PAWTUCKET, R.I. — Physically, Clay Buchholz still looks the same from the last time we met about 10 months ago.
He's tall, about 6-foot-3. He looks like a rail — his biography says 190 pounds, but 180 is probably more like it. And he still looks like a handsome teenager.
What is learned immediately is that his head has changed. Or, at least, abstract stuff that's swirling around inside.
Buchholz, now 24, is pitching for the Boston Red Sox Triple-A affilliate in Pawtucket, a place everybody that knows a stitch about baseball knows he doesn't belong.
Red Sox general manager Theo Epstein knows it. Pawtucket manager Ron Johnson knows it. The last place Columbus Clippers know it. And yes, even Buchholz knows it.
Buchholz is now 2-0 with the PawSox with a 1.33 ERA. Even those numbers mask his mastery, which has included 26 strikeouts and only 12 hits allowed over 27 innings.
If not for the Red Sox desire to bring him along slowly — he threw only 86 pitches during a seven-inning, eight-strikeout, one-hit, no-run effort on Friday in Columbus — he might be 4-0.
The record doesn't matter. The logjam in Boston, which apparently is directly related to Buchholz, does.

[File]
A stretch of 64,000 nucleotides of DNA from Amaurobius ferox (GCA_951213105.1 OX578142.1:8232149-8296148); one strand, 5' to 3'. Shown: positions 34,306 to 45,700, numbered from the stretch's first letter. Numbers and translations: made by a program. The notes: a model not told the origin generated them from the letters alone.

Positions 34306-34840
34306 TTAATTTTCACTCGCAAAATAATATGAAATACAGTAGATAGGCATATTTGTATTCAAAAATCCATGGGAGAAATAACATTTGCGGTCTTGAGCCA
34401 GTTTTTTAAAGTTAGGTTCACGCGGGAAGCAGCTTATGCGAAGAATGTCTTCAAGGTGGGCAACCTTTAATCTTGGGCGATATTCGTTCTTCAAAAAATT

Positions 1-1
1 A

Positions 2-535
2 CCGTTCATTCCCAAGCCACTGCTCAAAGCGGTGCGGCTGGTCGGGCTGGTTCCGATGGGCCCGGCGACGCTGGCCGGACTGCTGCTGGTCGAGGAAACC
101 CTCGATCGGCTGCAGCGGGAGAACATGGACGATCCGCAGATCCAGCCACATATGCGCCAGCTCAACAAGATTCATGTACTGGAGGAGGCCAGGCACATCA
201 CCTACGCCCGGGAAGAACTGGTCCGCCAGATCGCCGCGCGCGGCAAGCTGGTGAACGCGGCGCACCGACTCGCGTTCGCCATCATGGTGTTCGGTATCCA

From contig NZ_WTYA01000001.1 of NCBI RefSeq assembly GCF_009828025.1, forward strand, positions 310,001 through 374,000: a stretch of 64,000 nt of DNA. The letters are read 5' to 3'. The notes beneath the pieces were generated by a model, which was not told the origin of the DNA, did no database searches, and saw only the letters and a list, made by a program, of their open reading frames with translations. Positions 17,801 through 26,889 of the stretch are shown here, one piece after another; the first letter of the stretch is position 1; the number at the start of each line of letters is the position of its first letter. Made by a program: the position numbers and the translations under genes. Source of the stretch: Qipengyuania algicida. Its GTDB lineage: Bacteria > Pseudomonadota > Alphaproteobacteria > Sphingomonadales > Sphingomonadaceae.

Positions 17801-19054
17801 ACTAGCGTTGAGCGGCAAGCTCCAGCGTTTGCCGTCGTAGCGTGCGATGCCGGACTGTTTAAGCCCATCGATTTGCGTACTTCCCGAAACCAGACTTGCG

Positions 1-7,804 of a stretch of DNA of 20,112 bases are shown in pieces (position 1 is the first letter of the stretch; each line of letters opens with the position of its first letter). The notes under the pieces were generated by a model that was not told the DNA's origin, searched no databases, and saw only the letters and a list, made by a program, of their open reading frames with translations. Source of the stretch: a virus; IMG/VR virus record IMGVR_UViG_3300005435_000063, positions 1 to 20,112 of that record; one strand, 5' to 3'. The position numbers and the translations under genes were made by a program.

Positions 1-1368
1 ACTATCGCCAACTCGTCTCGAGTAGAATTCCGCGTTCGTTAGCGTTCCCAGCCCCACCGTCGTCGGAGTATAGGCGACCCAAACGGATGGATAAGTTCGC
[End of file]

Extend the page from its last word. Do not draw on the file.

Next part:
"I was the reason they got insurance," said Buchholz, referring to additions of starting pitchers Brad Penny and John Smoltz. "I know that. I didn't give them the confidence in me last year. So this is where I'm supposed to be for now. I am not going to complain. I only want to get better."
If those words sound good, but ring hollow, think again.
Buchholz has been the good soldier from Day 1, at least in Pawtucket.
"I can't say enough good things about Clay," said Pawtucket manager Ron Johnson, who immediately grabbed a chart on his desk with Buchholz's name on it. "I'll go back to his first game in Buffalo (on April 12). He only pitched 32âÑ3 innings and threw 82 pitches. But he threw about 15 or 16 two-strike foul balls. I went out to take him out, thinking he might be a little upset, and he looked at me and said, 'Let's get 'em next time.' That's his mentality. He has a job to do here (in Pawtucket)."